Placental Insufficiency

What is placental insufficiency?

When a mother has placental insufficiency, there is a lack of adequate blood flow to the baby, which can cause the baby to have intrauterine growth restriction (IUGR)oligohydramnios, and nutrient and oxygen deprivation.  When this occurs, the baby’s brain can suffer brain damagehypoxic-ischemic encephalopathy (HIE)cerebral palsy, and seizures.

Blood is brought to (and returned from) the unborn baby through the placenta.  The placenta allows for nutrients to be transported to the baby, and it is also where gas exchange takes place.  Oxygen-rich blood from the mother must travel through the placenta and umbilical cord in order to get to the baby. Placental insufficiency is the most frequent cause of intrauterine growth restriction (IUGR), a condition in which the unborn baby is failing to grow at a normal pace. It can also cause oligohydramnios (low amniotic fluid) and preeclampsia (high maternal blood pressure).

What Does IUGR Look Like? (Intrauterine Growth Restriction)

The clinical course of placental insufficiency often includes an initial finding that the baby is small and has IUGR.

Next, the mother is usually diagnosed with oligohydramnios.  On a prenatal test called a Doppler study, there may be a decreased flow in the baby’s heart, which can progress to absent flow and then reverse flow, which can be quite serious.

The baby may have fetal distress, which will show up on the fetal heart rate monitor as non-reassuring heart tones.  The baby’s heart rate may become very fast (tachycardic) as she tries to increase her cardiac output.  The baby’s heart tracings get worse (increasingly non-reassuring) as her reserves are lost.

Placental insufficiency can cause severe injury to the baby.  As blood flow (perfusion) becomes more and more deficient and the baby becomes increasingly oxygen deprived – or poor perfusion and oxygen deprivation continue for an extended period – the baby develops a high likelihood of having acidemia at birth. This means her blood is acidic due to prolonged anaerobic metabolism.  Anaerobic metabolism occurs when there is insufficient oxygen to meet the baby’s energy needs.

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The Importance of Close Monitoring in IUGR

Due to the severe consequences of placental insufficiency, it is critical for physicians to promptly diagnose and adequately manage this condition.  Mothers with placental insufficiency should be referred to maternal-fetal specialists.  Very close monitoring, including frequent non-stress tests and biophysical profiles, should be performed.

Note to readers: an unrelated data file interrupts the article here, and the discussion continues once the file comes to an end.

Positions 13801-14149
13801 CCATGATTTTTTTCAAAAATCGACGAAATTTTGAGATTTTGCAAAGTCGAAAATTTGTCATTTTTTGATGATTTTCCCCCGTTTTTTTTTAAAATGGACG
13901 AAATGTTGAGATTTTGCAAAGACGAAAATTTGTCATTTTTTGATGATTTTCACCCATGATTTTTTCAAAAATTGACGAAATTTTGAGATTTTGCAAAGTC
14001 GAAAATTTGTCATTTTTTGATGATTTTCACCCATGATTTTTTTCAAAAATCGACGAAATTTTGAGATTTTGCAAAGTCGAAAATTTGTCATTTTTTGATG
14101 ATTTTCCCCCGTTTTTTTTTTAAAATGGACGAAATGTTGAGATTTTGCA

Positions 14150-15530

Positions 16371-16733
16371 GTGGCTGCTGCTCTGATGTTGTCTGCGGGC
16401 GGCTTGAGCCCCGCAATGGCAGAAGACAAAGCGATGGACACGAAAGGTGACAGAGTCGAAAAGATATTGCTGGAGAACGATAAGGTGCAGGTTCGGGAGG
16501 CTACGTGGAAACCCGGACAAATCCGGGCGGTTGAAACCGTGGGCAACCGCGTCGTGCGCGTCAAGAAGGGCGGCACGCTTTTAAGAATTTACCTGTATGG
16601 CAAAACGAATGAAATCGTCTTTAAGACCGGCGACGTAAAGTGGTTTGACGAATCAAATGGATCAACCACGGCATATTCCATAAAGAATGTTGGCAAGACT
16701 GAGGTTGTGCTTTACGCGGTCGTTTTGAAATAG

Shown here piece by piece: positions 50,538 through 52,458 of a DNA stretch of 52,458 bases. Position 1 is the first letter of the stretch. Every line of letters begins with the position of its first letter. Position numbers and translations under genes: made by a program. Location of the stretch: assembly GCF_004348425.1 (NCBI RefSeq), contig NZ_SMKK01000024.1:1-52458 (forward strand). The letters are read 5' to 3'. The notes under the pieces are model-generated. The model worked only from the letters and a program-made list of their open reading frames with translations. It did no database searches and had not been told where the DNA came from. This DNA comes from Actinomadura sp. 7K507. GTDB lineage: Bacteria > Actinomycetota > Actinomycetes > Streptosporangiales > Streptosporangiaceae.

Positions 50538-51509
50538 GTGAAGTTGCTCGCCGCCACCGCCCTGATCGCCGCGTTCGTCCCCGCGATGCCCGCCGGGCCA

Sometimes the physician will decide to deliver the baby early by C-section delivery in order to get the baby out of the oxygen-depriving conditions.  In addition, babies who have IUGR do not tolerate labor and contractions very well.  This is another reason the baby may be delivered early.  If babies who have IUGR are subjected to labor, they must be closely monitored and they should be emergently delivered at the first sign of distress.

What is Uteroplacental Perfusion?

Uteroplacental perfusion refers to blood flow from the uterus and placenta to the developing baby. If uteroplacental blood flow is normal, the baby gets enough oxygen and nutrients. If uteroplacental perfusion is compromised, the baby may not grow properly or receive adequate oxygen and nutrients.

During routine prenatal screening, medical professionals often use color Doppler to detect any abnormalities in uteroplacental perfusion, allowing them to diagnose and treat the underlying cause of any perfusion issues, which can range from maternal hypertension (high blood pressure) to structural uterine abnormalities to issues with the umbilical cord. They may also use non-stress tests (NSTs) or biophysical profiles (BPPs). Timely delivery when perfusion is compromised is critical.

What is Placental Resistance?

Placental resistance (resistance in uteroplacental blood flow) is a measure of how well blood is perfusing (flowing through) the placenta and uterus to get to the baby. This is checked during routine prenatal testing using Doppler flow studies.